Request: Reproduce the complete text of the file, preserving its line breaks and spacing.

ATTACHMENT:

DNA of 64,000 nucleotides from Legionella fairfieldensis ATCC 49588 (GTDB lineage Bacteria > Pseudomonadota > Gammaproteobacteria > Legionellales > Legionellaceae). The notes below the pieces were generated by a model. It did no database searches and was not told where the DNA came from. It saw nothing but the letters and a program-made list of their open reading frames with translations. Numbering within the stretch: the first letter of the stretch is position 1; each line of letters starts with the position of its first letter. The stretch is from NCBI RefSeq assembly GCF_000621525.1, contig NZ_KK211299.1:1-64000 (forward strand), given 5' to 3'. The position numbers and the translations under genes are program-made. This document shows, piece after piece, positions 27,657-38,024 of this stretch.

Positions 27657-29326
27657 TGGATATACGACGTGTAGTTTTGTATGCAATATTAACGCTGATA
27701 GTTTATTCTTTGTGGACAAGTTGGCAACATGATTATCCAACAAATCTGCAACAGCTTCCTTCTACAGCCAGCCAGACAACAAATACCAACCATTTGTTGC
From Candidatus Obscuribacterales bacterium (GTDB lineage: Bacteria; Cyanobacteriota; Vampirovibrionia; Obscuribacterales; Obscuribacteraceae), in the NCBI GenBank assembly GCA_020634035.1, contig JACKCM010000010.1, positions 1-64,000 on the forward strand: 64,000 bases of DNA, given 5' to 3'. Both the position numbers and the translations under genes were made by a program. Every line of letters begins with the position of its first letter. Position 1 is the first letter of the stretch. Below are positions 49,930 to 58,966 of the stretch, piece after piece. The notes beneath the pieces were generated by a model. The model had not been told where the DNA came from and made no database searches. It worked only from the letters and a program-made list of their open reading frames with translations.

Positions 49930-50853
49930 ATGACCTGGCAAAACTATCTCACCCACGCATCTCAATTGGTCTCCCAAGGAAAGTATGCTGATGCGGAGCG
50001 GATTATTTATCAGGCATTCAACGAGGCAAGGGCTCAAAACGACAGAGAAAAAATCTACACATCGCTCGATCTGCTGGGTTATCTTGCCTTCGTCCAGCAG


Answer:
DNA of 64,000 nucleotides from Legionella fairfieldensis ATCC 49588 (GTDB lineage Bacteria > Pseudomonadota > Gammaproteobacteria > Legionellales > Legionellaceae). The notes below the pieces were generated by a model. It did no database searches and was not told where the DNA came from. It saw nothing but the letters and a program-made list of their open reading frames with translations. Numbering within the stretch: the first letter of the stretch is position 1; each line of letters starts with the position of its first letter. The stretch is from NCBI RefSeq assembly GCF_000621525.1, contig NZ_KK211299.1:1-64000 (forward strand), given 5' to 3'. The position numbers and the translations under genes are program-made. This document shows, piece after piece, positions 27,657-38,024 of this stretch.

Positions 27657-29326
27657 TGGATATACGACGTGTAGTTTTGTATGCAATATTAACGCTGATA
27701 GTTTATTCTTTGTGGACAAGTTGGCAACATGATTATCCAACAAATCTGCAACAGCTTCCTTCTACAGCCAGCCAGACAACAAATACCAACCATTTGTTGC
From Candidatus Obscuribacterales bacterium (GTDB lineage: Bacteria; Cyanobacteriota; Vampirovibrionia; Obscuribacterales; Obscuribacteraceae), in the NCBI GenBank assembly GCA_020634035.1, contig JACKCM010000010.1, positions 1-64,000 on the forward strand: 64,000 bases of DNA, given 5' to 3'. Both the position numbers and the translations under genes were made by a program. Every line of letters begins with the position of its first letter. Position 1 is the first letter of the stretch. Below are positions 49,930 to 58,966 of the stretch, piece after piece. The notes beneath the pieces were generated by a model. The model had not been told where the DNA came from and made no database searches. It worked only from the letters and a program-made list of their open reading frames with translations.

Positions 49930-50853
49930 ATGACCTGGCAAAACTATCTCACCCACGCATCTCAATTGGTCTCCCAAGGAAAGTATGCTGATGCGGAGCG
50001 GATTATTTATCAGGCATTCAACGAGGCAAGGGCTCAAAACGACAGAGAAAAAATCTACACATCGCTCGATCTGCTGGGTTATCTTGCCTTCGTCCAGCAG